The Heathen School

One way of looking at the story of the Foreign Mission School, or “Heathen School,” of Cornwall, Connecticut, is that it was founded in presumption and ended in hypocrisy. Established in 1817, the tiny institution sought to convert “heathens” into Christian missionaries and produce spokesmen for American principles. The school, however, operated for only nine years before being closed down in 1826, after two American Indian students became involved with local (white) young women. But this crude summary ignores the welter of other conflicting, competing, and augmenting aspects of the story set forth by John Demos in The Heathen School: A Story of Hope and Betrayal in the Age of the Early Republic. Instead of a simplistic illustration of specious do-gooding, the work is a complex account of a number of linked episodes in American history and their tragic aftermath, 1,500 miles away from their point of origin.

The founding of the Foreign Mission School reflected not only the upwelling of Christian fervor for spreading the Word at home and abroad that attended the Second Great Awakening, but also the young republic’s burgeoning conviction that it was in the vanguard of a new age of self-government and freedom. Demos, who has a gift for the telling quotation, gives a wealth of examples of this exultant rhetoric, including that of John Adams, who saw the country’s recent history as “the opening of a grand scene…for the illumination of the ignorant, and the emancipation of the slavish part of mankind all over the earth.”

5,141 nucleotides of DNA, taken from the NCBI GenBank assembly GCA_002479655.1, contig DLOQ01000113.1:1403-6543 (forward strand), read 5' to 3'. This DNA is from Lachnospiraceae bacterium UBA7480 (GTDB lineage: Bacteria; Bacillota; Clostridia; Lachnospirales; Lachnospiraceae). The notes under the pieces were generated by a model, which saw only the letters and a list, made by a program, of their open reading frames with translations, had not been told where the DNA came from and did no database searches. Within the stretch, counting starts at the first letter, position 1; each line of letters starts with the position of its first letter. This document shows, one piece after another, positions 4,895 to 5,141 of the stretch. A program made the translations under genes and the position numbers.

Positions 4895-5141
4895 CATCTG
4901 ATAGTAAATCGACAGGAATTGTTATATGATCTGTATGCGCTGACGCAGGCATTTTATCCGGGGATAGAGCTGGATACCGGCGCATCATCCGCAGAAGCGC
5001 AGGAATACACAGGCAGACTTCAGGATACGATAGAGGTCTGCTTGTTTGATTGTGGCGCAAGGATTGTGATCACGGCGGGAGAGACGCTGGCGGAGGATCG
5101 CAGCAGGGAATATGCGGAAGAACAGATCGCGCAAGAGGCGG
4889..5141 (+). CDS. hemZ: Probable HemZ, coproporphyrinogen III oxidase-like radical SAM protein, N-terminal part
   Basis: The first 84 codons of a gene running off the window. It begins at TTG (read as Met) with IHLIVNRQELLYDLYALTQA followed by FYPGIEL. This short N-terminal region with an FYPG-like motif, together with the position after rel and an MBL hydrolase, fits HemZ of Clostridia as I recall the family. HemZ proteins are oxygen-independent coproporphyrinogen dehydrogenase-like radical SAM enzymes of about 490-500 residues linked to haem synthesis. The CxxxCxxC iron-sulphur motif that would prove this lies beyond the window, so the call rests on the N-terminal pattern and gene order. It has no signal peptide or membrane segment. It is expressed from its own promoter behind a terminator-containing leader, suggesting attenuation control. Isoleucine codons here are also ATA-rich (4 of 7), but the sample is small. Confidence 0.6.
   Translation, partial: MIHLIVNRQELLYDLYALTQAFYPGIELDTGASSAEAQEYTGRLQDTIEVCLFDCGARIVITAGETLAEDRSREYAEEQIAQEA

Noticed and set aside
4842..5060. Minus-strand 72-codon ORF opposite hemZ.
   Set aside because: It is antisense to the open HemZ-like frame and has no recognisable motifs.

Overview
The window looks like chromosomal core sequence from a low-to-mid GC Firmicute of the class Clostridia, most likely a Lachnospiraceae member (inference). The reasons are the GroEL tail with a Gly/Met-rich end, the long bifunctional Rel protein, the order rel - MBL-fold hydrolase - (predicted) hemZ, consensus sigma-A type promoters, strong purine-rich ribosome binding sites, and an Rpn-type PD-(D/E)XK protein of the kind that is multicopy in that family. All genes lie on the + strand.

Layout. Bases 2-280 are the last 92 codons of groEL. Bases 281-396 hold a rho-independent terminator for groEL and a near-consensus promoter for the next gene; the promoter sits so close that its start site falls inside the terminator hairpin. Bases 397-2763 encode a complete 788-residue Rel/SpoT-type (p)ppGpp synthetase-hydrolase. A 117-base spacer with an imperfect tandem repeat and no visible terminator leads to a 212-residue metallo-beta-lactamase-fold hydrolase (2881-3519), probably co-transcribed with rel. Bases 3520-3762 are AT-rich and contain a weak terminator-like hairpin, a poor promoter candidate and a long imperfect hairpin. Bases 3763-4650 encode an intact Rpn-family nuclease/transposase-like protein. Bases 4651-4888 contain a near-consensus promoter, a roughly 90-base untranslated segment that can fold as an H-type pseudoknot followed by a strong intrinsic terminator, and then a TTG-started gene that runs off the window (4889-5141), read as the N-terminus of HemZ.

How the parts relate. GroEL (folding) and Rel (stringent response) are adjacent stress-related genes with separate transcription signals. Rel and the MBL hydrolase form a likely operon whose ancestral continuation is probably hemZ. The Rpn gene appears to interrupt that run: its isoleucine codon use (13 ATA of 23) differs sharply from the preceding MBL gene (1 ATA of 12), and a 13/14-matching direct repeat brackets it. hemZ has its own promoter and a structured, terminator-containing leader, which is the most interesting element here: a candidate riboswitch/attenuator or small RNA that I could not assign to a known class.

The school’s first students included a number of Hawaiians, a Canadian Indian, two Indians from India itself, and a couple of Yankees, already Christian and English speaking but seeking to gain experience with “heathens” before being sent off on missionary work. In the years that followed nearly 100 students attended the school, an increasing proportion of which were American Indians from the Southeast; these were followed in number by Pacific Islanders and East Asians. A few Europeans, including a German Jew, also attended, as did one Mexican and a dozen Yankees. All the students were instructed in English (which, of all languages “contains more of the elements of civilization and moral reformation than all others united”) and religion. Beyond that the subjects ranged from Latin and Hebrew to natural history and mathematics. Manual labor, chiefly agricultural, was expected of all the students.

As important as anything going on within the school, however, were public relations and fundraising. These are aspects upon which Demos devotes much warranted attention, and indeed the mood of the new republic included a large note of boosterism, with many Christians in this religiously aroused era seeing the independent, self-governing nation’s very existence as a harbinger of the glorious millennium. Rosy reports of the school’s progress and missionary promise were issued by its supporters, and its greatest publicity coup emerged from what had seemed at first a terrible blow: the death of the most charismatic and highly touted of the original students, a Hawaiian. But nineteenth-century spin transformed the tragedy into an inspirational event and the young man into a martyr who “had come to this country to teach Christians how to die.”